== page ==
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We have an old question about the usefulness of getting reviews from Kirkus. Many of the answers are personal-experience testimonials about the poor quality of this service. They are mostly all saying the same things.

These are being posted by new users, so protecting the question will fend off more of them, but what should we do with the existing ones, all of which are upvoted?

Is the problem the question? While it is somewhat opinion-based, it's gotten a good answer explaining the difference between reviews and critiques and giving good guidance. To me that says a question in this space can be answerable. Also, the question isn't just a one-liner "what do you guys think of Kirkus?" (which I trust would have been closed); it lays out what the OP is trying to achieve and asks if this is a reasonable way to go about it. This is an approach to asking that we want to encourage.

So, what should we do with this question and its collection of answers?

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Having reviewed that question, the accepted answer provides really useful general information. I think the question could be altered to make it a little more generic, maybe still including the specific service.

The other answers are anecdotes about the specific service described in the question. I think these should be removed, primarily because although they technically provide an answer the question, it boils down to "don't do it" without really giving an explanation besides "because they screwed me" which doesn't help other people avoid similar situations with different companies. Also, I found myself wondering if maybe these people were crappy writers and didn't get good reviews because their work wasn't good. That's a distraction from the real question, which is whether a paid review is worthwhile.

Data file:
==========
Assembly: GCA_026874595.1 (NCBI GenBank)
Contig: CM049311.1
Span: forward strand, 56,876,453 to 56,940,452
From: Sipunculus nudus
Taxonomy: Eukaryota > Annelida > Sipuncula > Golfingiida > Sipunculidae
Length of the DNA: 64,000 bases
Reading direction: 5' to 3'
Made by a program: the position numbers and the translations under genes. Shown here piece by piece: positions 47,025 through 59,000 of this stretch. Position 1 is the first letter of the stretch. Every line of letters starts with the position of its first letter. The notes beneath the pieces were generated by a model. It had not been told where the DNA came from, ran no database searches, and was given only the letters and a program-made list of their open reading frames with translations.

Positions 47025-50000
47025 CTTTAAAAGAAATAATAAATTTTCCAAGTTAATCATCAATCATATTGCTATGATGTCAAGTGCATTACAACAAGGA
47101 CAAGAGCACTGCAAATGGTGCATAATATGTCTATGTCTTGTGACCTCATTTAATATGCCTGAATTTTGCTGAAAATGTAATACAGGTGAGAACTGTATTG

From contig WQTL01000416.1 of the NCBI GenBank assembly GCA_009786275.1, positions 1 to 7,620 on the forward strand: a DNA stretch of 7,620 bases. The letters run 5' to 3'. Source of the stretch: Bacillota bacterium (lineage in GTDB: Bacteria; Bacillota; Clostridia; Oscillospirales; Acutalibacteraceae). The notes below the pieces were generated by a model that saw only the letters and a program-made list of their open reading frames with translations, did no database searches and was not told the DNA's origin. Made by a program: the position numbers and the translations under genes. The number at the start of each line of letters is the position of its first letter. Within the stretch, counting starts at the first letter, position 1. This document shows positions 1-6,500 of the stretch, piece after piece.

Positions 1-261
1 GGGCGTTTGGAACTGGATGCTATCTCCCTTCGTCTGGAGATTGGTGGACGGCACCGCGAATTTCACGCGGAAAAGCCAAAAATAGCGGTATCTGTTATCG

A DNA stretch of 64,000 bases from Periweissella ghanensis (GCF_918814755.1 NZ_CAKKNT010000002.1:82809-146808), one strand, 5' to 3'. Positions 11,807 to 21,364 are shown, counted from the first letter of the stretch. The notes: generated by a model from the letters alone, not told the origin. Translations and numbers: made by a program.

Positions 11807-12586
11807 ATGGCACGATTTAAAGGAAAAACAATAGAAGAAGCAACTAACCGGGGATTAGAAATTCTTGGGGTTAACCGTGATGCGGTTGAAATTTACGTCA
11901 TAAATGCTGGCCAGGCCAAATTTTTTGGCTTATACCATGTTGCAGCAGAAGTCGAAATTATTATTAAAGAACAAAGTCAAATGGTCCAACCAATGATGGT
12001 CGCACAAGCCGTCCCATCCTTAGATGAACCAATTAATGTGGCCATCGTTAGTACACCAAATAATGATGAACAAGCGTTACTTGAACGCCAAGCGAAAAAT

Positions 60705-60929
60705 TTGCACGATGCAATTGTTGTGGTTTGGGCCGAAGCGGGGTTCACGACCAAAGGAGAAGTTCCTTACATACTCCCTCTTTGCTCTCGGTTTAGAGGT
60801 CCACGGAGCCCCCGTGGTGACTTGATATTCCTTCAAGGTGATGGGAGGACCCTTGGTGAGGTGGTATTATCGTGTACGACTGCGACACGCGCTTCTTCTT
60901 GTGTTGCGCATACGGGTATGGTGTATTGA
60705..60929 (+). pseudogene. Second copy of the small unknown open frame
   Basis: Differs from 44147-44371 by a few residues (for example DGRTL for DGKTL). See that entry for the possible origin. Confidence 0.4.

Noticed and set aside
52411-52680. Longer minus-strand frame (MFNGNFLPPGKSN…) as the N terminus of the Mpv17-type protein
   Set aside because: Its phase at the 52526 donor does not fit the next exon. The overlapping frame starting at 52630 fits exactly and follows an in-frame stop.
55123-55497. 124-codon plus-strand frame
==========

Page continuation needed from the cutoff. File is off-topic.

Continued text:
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I think the question is useful and the accepted answer is good (hemm, hemm).

I can see that more recent answers are simply testimonials, and getting more doesn't add any value to the question. Therefore, protection is a good idea.

I think testimonials are technically acceptable answers, as they constitute answering the question from personal experience. I would hope that individual testimonials will not be voted as highly as the informative, in-depth answer (hemm, hemm); and since that seems to remain the case, I don't feel additional testimonials do enough damage to merit deletion. They're legitimate answers to a legitimate questions; you can downvote them (as failing to add information, or just being poorly written), but I don't see them as being deletion-worthy. (I prefer to tread very lightly with deletions for posts which are reasonable attempts to answer a question. "This isn't an answer" is deletion, "This isn't a good answer" is merely a downvote.)

Bottom line: Leave the question open; protect the question; leave existing answers in place.

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